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April 16, 2009



Very interesting - my kids (boy/girl twins) are way too young for this yet but gender identity formation is something we think about a lot, as a lesbian-headed family. I'm going to forward it to my lesbian parents email list and see what others have to say - thanks!

Rosemary Riveter

I love the idea of freenacin! It's like the phlogisten that goes into handmade objects. I hope you're still writing when I end up parenting.


@mikhela, that should be interesting! HOW gender is identified and separated by kids this age is very family-and-school-peers based, in my (obviously limited) experience. Which means the first time we saw it show up, it was a freak-out by Mr G because I did some laundry. NO, MOMMY! Laundry is a BOY JOB. Girls aren't ALLOWED to do laundry! Heh. But he'd seen that in our house, daddy did the laundry, and he helped, so that was clearly a boy thing. Cooking was either. He essentially ended up defining 'boy stuff' as everything he liked (logically - I'm a boy, I like this, therefore this is boy stuff), and girl stuff as barbies and things that were pale pink or pale purple. Baby dolls, jewelry, and cool shoes all landed squarely in BOY STUFF land, for him.

Miss R has had more typically girl interests than any of the other kids, culture-wise. She's still into anything that has a ball associated, soccer, football, etc. And likes to get grubby outside. But otherwise fairly girly. Miss M, notsomuch, except she likes her nails painted and likes dancy dresses. Mr G is probably the most 'girly' in the cultural definition - way into clothes and shoes, cares about his 'look', not terribly physical (more now that he's into puberty, but doesn't know what to do with it), reads a lot, doesn't like getting dirty much, wears jewelry to school (starting in 3rd grade), loves playing dressup (in costumes I make - guy gender, but not a guy thing at 11, usually), loves silver and helps polish my mom's silver for setting the table, etc. And yet, those are all genderless activities. Our culture is kinda stupid.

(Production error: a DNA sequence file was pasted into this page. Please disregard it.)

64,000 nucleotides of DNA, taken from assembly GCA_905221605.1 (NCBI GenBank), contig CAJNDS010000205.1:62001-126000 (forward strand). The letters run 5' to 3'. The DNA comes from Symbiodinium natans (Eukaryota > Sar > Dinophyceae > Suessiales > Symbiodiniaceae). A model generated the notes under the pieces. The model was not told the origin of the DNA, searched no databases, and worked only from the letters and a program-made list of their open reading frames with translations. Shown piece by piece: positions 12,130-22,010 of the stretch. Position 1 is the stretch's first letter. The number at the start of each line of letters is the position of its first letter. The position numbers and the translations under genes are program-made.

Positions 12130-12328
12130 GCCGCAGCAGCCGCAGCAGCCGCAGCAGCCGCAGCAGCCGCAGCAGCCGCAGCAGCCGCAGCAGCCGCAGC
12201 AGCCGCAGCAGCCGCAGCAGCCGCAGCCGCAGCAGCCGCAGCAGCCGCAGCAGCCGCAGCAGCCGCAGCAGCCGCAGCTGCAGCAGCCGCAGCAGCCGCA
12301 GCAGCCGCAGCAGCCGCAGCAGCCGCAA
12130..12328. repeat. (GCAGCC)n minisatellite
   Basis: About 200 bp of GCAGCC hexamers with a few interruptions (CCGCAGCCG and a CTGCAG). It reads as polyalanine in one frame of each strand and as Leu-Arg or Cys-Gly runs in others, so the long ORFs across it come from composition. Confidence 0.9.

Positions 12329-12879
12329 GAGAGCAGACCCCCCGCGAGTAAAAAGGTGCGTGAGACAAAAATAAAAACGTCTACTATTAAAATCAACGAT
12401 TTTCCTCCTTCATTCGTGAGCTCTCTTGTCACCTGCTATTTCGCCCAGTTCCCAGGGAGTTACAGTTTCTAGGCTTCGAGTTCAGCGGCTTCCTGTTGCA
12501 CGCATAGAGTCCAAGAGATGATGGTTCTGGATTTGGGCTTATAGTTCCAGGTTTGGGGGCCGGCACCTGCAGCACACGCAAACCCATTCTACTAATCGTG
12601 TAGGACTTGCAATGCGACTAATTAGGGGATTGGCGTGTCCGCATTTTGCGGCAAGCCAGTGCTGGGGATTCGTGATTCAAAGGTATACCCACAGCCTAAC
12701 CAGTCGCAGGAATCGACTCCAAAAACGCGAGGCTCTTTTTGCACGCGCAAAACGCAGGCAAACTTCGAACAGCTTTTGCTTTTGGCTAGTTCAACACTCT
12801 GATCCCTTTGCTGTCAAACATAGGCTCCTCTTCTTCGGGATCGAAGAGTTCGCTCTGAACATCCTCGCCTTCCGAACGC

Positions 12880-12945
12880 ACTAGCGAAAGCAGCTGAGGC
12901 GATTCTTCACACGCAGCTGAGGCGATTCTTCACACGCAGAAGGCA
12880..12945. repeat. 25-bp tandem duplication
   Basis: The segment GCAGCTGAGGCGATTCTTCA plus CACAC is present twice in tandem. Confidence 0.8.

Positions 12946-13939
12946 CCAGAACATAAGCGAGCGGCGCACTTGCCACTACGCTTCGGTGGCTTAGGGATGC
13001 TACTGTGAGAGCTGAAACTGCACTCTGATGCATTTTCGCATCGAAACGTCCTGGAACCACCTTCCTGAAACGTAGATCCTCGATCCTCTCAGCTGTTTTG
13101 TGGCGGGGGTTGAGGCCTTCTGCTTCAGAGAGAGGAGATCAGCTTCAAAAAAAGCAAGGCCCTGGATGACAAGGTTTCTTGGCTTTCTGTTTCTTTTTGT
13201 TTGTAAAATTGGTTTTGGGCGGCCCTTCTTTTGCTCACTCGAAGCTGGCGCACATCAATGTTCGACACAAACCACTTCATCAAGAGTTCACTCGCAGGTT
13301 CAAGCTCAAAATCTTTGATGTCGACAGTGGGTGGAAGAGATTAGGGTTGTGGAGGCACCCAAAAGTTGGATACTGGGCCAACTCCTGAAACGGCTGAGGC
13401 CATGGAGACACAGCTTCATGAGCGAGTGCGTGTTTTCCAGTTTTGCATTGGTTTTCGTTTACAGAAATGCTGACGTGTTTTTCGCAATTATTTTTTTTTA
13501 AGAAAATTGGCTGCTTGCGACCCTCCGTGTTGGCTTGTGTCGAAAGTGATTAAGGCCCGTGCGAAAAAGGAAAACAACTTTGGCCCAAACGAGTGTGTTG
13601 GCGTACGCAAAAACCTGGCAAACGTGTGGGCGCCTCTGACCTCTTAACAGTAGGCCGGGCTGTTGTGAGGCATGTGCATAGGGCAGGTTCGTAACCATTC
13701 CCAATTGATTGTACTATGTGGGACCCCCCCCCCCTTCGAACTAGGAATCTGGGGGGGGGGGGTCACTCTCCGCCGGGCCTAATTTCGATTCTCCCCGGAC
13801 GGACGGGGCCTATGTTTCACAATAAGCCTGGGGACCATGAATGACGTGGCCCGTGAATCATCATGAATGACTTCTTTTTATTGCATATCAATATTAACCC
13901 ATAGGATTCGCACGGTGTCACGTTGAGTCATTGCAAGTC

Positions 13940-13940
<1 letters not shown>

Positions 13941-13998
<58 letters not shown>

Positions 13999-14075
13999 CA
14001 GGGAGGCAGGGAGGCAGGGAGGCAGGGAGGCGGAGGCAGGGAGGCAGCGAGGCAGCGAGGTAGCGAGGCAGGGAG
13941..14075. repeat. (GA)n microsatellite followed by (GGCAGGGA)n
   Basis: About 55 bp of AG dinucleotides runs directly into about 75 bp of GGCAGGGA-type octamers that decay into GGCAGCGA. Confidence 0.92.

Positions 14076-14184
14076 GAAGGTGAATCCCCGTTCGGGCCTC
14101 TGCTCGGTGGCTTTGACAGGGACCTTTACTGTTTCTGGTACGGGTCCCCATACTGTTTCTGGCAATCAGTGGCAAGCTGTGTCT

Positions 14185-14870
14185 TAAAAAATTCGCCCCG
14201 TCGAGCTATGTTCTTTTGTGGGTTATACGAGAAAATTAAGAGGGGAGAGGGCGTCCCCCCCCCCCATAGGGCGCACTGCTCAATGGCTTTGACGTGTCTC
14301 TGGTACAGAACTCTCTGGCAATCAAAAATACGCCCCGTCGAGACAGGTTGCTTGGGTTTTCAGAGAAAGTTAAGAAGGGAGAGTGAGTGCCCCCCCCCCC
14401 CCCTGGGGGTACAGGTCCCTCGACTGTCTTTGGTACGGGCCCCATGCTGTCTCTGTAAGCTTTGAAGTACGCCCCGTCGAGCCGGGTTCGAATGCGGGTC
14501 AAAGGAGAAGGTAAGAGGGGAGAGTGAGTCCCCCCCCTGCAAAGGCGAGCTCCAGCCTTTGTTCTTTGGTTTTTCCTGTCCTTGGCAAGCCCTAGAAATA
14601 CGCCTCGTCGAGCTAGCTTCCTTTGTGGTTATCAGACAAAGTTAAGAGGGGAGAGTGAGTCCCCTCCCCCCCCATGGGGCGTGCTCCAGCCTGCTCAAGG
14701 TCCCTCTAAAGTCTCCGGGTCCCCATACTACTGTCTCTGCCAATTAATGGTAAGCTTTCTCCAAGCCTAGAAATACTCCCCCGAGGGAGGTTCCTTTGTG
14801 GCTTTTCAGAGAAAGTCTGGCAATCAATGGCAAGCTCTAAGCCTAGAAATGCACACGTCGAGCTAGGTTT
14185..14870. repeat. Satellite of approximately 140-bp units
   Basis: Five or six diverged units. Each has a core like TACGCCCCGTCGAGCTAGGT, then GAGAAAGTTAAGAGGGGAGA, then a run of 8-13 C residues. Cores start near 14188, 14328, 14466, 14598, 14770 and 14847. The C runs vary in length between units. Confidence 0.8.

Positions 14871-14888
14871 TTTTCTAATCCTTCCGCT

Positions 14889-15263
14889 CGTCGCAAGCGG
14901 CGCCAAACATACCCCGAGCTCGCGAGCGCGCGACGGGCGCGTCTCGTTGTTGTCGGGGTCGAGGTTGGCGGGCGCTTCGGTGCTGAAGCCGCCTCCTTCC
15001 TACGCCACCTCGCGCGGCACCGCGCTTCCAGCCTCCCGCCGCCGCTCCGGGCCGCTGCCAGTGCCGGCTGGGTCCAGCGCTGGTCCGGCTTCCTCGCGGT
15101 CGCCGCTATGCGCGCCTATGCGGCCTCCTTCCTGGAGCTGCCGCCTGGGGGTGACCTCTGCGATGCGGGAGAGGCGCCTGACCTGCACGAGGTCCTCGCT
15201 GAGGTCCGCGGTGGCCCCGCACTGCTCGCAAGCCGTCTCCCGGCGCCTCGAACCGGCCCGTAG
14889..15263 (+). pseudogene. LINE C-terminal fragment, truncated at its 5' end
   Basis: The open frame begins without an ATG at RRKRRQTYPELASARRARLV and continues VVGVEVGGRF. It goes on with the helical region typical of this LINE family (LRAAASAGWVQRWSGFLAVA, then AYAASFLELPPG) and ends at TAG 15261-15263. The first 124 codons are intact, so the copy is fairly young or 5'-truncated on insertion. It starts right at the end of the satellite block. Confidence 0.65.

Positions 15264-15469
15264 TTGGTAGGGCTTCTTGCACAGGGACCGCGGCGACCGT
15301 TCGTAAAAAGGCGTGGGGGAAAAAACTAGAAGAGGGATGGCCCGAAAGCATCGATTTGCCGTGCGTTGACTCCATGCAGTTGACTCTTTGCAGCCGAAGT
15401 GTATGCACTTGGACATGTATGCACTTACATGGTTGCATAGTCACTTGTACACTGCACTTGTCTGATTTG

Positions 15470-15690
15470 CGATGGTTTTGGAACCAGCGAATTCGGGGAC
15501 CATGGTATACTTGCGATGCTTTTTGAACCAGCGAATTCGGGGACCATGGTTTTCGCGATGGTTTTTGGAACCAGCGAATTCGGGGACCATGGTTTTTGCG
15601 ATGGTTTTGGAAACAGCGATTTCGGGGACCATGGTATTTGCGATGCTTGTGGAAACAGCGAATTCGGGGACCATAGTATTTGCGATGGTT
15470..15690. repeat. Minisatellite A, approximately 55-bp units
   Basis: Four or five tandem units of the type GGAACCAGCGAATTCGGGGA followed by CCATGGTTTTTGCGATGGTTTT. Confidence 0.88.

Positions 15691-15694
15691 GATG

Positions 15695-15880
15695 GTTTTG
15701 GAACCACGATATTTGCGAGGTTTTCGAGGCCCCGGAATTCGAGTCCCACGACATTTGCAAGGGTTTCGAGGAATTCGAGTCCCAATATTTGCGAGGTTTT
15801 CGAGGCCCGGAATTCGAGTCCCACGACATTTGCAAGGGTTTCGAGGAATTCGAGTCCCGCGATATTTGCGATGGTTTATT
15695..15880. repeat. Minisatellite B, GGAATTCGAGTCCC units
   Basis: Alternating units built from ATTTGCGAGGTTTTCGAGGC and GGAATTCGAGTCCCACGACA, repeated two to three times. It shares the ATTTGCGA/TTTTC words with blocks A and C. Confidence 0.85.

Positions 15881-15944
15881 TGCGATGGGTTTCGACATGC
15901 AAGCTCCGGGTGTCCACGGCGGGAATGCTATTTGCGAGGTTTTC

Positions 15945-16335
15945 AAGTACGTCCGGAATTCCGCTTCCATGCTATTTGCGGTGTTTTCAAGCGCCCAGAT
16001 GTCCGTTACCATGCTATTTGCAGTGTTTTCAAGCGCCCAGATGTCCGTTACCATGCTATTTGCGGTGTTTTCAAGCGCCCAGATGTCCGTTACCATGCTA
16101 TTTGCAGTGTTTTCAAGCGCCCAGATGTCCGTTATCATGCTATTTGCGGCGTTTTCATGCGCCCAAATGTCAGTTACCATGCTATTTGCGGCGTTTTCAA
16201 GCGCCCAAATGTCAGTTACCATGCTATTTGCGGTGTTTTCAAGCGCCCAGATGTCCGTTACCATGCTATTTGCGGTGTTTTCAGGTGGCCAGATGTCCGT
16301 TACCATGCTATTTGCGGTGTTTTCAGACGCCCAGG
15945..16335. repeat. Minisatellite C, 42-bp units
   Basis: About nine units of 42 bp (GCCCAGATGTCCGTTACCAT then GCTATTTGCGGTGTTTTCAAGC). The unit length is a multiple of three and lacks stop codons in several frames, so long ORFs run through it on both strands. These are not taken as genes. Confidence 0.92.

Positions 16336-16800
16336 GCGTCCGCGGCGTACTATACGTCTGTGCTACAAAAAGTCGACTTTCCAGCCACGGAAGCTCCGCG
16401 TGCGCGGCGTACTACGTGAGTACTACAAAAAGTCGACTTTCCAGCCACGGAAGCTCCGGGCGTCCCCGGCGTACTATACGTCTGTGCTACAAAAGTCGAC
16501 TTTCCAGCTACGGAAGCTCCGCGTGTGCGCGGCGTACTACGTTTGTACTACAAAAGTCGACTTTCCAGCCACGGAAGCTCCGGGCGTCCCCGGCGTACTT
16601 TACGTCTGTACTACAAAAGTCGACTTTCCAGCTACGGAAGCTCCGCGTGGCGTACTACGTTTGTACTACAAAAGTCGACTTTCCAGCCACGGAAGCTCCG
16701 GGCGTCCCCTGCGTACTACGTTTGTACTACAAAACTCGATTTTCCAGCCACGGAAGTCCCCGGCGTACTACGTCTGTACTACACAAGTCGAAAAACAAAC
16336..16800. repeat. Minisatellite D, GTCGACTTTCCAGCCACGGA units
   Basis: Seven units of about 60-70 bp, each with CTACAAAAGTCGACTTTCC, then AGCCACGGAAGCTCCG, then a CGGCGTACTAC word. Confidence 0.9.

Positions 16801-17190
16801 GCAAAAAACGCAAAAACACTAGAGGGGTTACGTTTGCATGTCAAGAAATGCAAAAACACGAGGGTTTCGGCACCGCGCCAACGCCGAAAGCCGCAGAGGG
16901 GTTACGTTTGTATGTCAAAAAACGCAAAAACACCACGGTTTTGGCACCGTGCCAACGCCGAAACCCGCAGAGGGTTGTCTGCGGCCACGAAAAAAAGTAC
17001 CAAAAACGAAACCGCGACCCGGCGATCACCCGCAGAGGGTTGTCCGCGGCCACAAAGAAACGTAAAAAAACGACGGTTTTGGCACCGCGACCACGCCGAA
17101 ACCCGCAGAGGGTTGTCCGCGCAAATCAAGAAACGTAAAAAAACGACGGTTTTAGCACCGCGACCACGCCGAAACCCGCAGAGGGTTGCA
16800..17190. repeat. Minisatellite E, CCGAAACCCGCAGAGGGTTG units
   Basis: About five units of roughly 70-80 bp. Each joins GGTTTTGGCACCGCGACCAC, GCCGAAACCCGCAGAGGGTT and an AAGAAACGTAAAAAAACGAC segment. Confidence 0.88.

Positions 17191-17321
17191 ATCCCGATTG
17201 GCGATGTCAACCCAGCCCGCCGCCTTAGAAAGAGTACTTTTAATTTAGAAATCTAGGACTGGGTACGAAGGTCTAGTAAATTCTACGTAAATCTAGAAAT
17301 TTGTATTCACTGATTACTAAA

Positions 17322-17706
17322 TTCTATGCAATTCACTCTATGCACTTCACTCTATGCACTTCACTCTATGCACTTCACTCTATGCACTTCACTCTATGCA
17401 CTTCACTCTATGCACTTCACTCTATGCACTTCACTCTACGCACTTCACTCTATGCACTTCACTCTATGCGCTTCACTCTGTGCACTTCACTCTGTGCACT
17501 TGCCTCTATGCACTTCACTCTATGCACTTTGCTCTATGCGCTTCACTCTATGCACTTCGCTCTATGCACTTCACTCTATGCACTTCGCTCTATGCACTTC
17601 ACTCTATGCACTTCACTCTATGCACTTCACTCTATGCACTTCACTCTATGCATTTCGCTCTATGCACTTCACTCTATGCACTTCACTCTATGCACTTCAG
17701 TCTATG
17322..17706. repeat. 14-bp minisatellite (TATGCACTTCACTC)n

He still tried to insist that girls couldn't be doctors (because ours happens to be male) and girls couldn't play soccer (because at school his girl friends didn't play it), and so forth. Just until he was about 5 3/4 years old, thankfully. Then it eased up, and he stopped clinging so hard to the idea of gender being defined in double-wide sharpie.


@rosemary, phlogisten must be one of those things that activates a more potent form of freenacin, too! Cool! That explains a lot... :)


Oh, and there's this post that also talks about the whole gender-and-hormones thing... http://hedra.typepad.com/hands_full_of_rocks/2008/06/hormones.html


hedra, Miss M & R are so in step with my daughter (5 1/2yo)! From figuring out the gender stuff to loving the ESCALATORS and the TRAINS way more than the actual attractions when we go to Washington. For some reason I keep thinking you're in New England and I keep forgetting you're in the mid Atlantic like we are now.

Also, yes yes to controlling the social world and everyone in it! This is a huge thing for us now, especially since we've been staying with relatives for a few months and have even less control over the home environment than usual. Hence, every shared mealtime turns into a struggle for control of the conversation, the food, the plates, the seating arrangements… Has made for a lot of tense suppers around here. And I am not handling it very well.

Love the freenacin and the phlogisten. Those are definitely going to go into our lexicon!


Phlogiston was a theoretic 'fifth element' added to the four classical Greek elements, which applied to all combustable objects. Note that it was in ADDITION to the element of fire, as some items that could burn did not meet the classic definition of 'containing an element of fire.' Basically, it's the element of combustion.

As a typical guy, I heartily approve of phlogiston as a freenacin analogue.


Gender and kids are fascinating. I love watching them.
Are you near DC? I didnt realize that, I'm right in the middle of it...no wonder your kids musuems so much!


A bit further north than that, but close enough. Loads of museums locally, though, including some interestingly unique ones; the kids' 'Baba' has memberships at many, and loves taking them on outings. End result: the kids are already more 'historically literate' than many adults.

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